The Salar, one of China’s 56 officially recognized ethnic minorities, share many similarities with other Muslim ethnic groups in western China, particularly the Uyghurs and the Hui.
The roughly 150,000 Salar live on the border between Qinghai and Gansu provinces along the Yellow River, primarily in the Xunhua Salar Autonomous County and Hualong Hui Autonomous County. A small minority also reside in Ili Kazakh Autonomous Prefecture in neighboring Xinjiang province.
Xunhua is known as the “land of melons and fruits.”
The Salar are likely direct descendants of the Salur, a tribe of Oghuz Turks who lived during the Western Turkic Khaganate. Facing religious persecution for their Islamic beliefs, Salur brothers Haraman and Ahman fled their homeland of Samarkand in modern day Uzbekistan, traveling east with 18 like-minded Salur and a Quran strapped to a camel’s back. They eventually settled in China’s Qinghai province, where they intermarried with Tibetan, Hui, Han, and Mongol peoples until the Salar were formed. The Salar tell the tale with much more color, insisting for instance that they picked their final settlement location based on an imam’s dream of a beautiful waterfall, which they found the next day on their journey. Though the Salar origin story may have been embellished over the years, the original Quran from their journey has been preserved and rests today in Jiezi Mosque in Xunhua.
For hundreds of years, the Salar lived in peace with their Chinese neighbors, even serving in the Ming and Qing armies alongside the Han. Then, with the introduction of Sufism, everything changed.
In the 1700s, two Sufi masters spread differing versions of their mystical faith to the Salar, one Khufiyya and the other Jahriyya, the only difference between the two orders being their respectively silent or vocal invocation of the name of God. Despite the minutia of this difference, the Khufiyya and Jahriyya turned violent against one another, having given themselves to fierce sectarianism. In 1781, a particularly violent episode forced the Qing government to take the side of the Khufiyya, squashing the Jahriyya’s uprising and imprisoning their leader. The Jahriyya responded by killing local officials and joining forces with some local Han, Hui, and Dongxiang to rebel against the Qing. After three months, the Qing were able to defeat the Jahriyya once and for all, killing an estimated 40% of all adherents and deporting most of the rest to the Ili valley in modern day Xinjiang province, where they remain to this day.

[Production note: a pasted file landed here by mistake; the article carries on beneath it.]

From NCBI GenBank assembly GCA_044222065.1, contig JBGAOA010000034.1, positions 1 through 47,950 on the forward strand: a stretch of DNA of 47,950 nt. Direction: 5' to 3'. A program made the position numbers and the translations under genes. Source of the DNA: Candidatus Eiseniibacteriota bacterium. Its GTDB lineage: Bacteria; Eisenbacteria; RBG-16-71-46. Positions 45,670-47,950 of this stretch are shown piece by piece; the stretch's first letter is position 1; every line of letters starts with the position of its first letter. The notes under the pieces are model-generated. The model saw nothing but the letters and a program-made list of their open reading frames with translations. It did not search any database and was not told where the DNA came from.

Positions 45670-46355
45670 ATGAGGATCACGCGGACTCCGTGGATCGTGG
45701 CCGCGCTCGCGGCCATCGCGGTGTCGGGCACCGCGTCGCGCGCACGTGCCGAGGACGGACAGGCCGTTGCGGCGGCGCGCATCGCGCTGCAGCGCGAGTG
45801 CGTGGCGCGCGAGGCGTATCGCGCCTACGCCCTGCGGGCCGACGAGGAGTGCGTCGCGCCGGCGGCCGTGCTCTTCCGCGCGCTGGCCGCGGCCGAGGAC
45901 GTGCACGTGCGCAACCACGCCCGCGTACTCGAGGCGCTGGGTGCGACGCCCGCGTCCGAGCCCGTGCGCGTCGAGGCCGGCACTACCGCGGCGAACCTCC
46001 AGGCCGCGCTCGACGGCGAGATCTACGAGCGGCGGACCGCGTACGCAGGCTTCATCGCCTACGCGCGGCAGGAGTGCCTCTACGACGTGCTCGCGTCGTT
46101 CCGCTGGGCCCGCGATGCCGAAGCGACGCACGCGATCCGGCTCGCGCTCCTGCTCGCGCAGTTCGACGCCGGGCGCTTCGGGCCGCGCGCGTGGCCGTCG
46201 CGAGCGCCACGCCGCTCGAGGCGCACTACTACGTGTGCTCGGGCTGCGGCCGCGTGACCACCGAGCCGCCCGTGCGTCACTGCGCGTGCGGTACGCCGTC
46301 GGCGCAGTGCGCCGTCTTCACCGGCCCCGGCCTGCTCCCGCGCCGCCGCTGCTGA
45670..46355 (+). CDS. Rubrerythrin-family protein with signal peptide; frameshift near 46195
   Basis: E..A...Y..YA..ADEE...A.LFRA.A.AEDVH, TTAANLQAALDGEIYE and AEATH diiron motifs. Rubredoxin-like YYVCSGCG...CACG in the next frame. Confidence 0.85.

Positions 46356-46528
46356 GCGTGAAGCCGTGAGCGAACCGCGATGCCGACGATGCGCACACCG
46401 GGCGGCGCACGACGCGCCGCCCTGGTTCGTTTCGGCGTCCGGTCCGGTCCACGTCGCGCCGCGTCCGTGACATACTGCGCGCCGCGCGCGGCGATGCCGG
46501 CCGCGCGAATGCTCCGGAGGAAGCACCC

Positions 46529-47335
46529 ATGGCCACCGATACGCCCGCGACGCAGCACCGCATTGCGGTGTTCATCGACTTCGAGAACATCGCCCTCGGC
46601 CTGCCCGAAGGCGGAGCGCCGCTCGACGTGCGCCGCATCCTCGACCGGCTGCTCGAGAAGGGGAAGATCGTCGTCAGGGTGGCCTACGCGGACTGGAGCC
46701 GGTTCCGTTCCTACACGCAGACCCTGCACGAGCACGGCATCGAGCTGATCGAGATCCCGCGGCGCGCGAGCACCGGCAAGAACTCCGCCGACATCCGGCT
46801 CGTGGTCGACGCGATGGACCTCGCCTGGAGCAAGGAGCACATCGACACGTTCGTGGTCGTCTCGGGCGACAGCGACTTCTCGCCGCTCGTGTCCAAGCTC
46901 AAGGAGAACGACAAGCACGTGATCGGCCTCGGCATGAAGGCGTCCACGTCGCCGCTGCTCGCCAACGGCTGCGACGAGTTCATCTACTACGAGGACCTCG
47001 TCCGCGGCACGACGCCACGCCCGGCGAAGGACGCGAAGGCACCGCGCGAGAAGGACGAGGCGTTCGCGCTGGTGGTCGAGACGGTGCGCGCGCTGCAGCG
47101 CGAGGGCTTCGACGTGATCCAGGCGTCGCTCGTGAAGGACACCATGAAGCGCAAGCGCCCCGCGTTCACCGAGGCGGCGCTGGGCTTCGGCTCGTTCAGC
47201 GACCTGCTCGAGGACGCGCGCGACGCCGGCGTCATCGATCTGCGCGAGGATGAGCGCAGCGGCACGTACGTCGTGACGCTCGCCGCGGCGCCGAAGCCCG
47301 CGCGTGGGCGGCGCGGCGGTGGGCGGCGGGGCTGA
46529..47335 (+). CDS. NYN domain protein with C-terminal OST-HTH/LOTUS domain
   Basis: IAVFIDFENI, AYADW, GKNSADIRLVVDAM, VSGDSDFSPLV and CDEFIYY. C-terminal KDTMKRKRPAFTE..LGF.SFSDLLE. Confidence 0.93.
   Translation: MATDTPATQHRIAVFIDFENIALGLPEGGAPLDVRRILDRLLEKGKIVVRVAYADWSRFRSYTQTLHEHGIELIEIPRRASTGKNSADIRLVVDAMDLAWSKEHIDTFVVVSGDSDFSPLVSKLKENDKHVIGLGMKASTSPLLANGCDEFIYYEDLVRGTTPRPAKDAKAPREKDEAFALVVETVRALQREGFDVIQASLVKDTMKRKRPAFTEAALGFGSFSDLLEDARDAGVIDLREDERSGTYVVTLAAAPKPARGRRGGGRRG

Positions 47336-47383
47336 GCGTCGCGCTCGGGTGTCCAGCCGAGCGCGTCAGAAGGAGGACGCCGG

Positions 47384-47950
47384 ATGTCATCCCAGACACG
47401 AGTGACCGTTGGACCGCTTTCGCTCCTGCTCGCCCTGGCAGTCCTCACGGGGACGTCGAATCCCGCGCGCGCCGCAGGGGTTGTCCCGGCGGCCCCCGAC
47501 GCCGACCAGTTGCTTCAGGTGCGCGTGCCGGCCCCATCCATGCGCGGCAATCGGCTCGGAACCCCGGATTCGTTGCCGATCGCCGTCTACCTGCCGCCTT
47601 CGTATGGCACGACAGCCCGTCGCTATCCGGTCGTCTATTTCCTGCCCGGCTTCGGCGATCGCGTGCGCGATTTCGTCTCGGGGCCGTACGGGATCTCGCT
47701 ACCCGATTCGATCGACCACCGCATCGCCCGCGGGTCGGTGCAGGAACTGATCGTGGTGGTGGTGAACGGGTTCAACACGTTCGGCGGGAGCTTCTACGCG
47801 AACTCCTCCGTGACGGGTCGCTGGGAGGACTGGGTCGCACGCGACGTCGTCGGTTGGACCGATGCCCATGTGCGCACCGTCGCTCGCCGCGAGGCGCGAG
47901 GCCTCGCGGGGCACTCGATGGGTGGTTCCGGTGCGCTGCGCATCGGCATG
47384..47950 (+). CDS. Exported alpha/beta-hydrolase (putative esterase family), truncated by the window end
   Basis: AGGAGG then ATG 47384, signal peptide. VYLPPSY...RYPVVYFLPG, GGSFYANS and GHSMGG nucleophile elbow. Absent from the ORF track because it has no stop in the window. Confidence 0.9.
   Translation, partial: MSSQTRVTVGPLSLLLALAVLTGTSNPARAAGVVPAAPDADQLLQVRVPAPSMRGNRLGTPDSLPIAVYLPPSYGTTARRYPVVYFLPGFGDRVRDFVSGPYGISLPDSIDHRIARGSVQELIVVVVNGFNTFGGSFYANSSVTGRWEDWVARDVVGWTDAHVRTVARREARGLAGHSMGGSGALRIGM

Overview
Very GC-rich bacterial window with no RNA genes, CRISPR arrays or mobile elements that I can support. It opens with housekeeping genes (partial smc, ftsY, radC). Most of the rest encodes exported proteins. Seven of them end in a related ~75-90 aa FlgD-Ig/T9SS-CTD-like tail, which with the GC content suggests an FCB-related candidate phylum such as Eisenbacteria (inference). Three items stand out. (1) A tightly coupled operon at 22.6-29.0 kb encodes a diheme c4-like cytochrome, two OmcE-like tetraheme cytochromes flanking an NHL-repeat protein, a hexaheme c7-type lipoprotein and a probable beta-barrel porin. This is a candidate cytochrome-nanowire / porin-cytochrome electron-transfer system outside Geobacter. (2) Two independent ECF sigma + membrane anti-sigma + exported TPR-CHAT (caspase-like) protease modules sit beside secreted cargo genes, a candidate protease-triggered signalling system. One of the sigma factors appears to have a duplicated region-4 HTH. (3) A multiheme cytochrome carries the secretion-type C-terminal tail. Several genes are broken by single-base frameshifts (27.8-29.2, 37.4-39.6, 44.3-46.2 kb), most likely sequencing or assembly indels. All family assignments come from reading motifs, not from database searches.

Though the Salar remain divided in their sectarian beliefs, Islam as a whole provides the guiding force behind their lives. Men, for example, traditionally where skullcaps and women head coverings, both for religious reasons. This style of dress is very similar to that of the Hui, making the two groups nearly indistinguishable in looks.
The Salar are also very similar to the Uyghurs, most notably in language. One expert has said that the only real difference between the two languages is geography. Like Uyghur, Salar is a Turkic language but uses Chinese characters instead of a unique script. The language has been influenced by Tibetan, Mandarin, Uyghur, Kazakh and even Persian, Arabic, and a little Mongolian, hearkening back to the diverse origins of the Salar themselves.